The Case for the 1-Minute Workout Is Getting Stronger

Source: Time

By Alice Park

Is the one minute workout for real? Here’s what you need to know about whether it’s right for you

There’s a lot of talk in the exercise world about high intensity interval training (HIIT) lately, which is exactly what it sounds like — alternating episodes of exercise with periods of less intensive activity or recovery. It’s not an new idea, although many gyms, trainers and some experts are touting it as if it’s a new phenomenon. Professional and elite athletes have been using interval training for nearly a century to maintain their peak performance with the least wear and tear on their bodies. And it’s baked in to workouts like SoulCycle, Cross Fit and many group classes at gyms.

But the concept of HIIT is gaining more momentum lately thanks to research that’s starting to show that such regimens can actually have the same health benefits as continuous, longer workouts—even if the intervals of exercise add up to as little a 60 seconds of burn. (See Introducing the 1-Minute Workout, here.) Of course, that doesn’t mean people are working hard for 1 minute in a whole day. It’s about alternating within a workout.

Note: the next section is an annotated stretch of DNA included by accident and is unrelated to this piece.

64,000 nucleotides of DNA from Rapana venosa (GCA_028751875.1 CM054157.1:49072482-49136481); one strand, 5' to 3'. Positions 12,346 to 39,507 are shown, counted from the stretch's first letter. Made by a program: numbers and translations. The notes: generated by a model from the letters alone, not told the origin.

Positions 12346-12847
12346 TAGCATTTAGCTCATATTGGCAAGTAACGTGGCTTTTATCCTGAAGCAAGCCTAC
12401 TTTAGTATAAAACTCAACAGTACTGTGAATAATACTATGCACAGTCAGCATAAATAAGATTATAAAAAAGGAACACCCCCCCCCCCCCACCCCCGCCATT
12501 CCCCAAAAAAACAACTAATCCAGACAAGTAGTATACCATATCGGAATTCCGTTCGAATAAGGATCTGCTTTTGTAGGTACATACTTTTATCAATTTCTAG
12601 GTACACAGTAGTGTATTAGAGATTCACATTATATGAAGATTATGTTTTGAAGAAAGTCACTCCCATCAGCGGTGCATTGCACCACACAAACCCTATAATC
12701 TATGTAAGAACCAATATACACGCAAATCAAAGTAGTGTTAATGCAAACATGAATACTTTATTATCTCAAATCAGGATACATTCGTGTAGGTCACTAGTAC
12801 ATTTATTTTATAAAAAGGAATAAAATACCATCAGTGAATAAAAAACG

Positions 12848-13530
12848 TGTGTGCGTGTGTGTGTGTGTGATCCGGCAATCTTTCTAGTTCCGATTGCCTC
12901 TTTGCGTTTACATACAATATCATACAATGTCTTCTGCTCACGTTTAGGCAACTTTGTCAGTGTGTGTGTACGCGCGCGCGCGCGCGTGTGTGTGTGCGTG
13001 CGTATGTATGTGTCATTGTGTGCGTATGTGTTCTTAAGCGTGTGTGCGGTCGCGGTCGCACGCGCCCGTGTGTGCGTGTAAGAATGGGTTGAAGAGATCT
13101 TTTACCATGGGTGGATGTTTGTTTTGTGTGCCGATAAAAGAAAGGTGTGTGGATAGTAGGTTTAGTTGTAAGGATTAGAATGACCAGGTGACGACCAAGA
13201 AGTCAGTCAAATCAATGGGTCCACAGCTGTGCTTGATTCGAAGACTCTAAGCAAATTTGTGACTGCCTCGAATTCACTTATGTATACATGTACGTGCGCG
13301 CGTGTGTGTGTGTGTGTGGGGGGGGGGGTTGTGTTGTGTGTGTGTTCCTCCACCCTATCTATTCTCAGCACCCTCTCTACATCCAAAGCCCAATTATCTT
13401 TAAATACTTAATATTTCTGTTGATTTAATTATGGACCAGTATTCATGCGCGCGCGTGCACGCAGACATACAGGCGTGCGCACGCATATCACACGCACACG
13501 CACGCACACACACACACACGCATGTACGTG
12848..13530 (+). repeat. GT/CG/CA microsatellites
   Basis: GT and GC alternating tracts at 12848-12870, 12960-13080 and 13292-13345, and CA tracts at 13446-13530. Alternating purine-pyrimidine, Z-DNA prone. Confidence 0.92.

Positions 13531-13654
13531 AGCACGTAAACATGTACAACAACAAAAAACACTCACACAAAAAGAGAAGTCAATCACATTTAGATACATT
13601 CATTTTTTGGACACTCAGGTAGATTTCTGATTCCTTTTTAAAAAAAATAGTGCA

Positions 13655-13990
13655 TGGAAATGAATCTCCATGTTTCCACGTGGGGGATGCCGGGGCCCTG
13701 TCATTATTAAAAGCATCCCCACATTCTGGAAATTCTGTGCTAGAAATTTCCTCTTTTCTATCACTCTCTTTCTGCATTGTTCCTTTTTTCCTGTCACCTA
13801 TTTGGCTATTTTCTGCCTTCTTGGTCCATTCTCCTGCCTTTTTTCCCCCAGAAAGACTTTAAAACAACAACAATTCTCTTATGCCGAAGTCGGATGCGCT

Read More: Introducing the One-Minute Workout

In the latest study, published in PLOS One, exercise scientists led by Martin Gibala, chair of kinesiology at McMaster University, who has spent the last several years documenting the health benefits of interval training, found that as little as one minute of intensive exercise could have the same health benefits for the heart, respiratory fitness and muscles as 45 minutes of more typical continuous exercise over three months.

Granted, those 60 seconds have to be at a sprint-like pace, as if you’re being chased down by a tiger and fueled by adrenaline. But it’s just 60 seconds. “I think there is good evidence that shows you can see comparable benefits despite the fact that intervals require less total exercise and reduced time commitment,” says Gibala.

The key in how little you can get away with, however, depends on how hard you push yourself during those short bursts of activity. “The extent of reduction in total exercise and time commitment is related to how hard you’re willing to push yourself,” he says.

It’s also probably related to interspersing the high intensity activity with periods of less vigorous exercise and recovery. It’s not just a matter of pushing for one minute and being done. In the study, the people in the interval group rode stationary bikes for two minutes to warm up, then pushed themselves to ride as fast as they could for 20 seconds, then rode more slowly for two minutes and repeated this pattern two more times for a total of 10 minutes.

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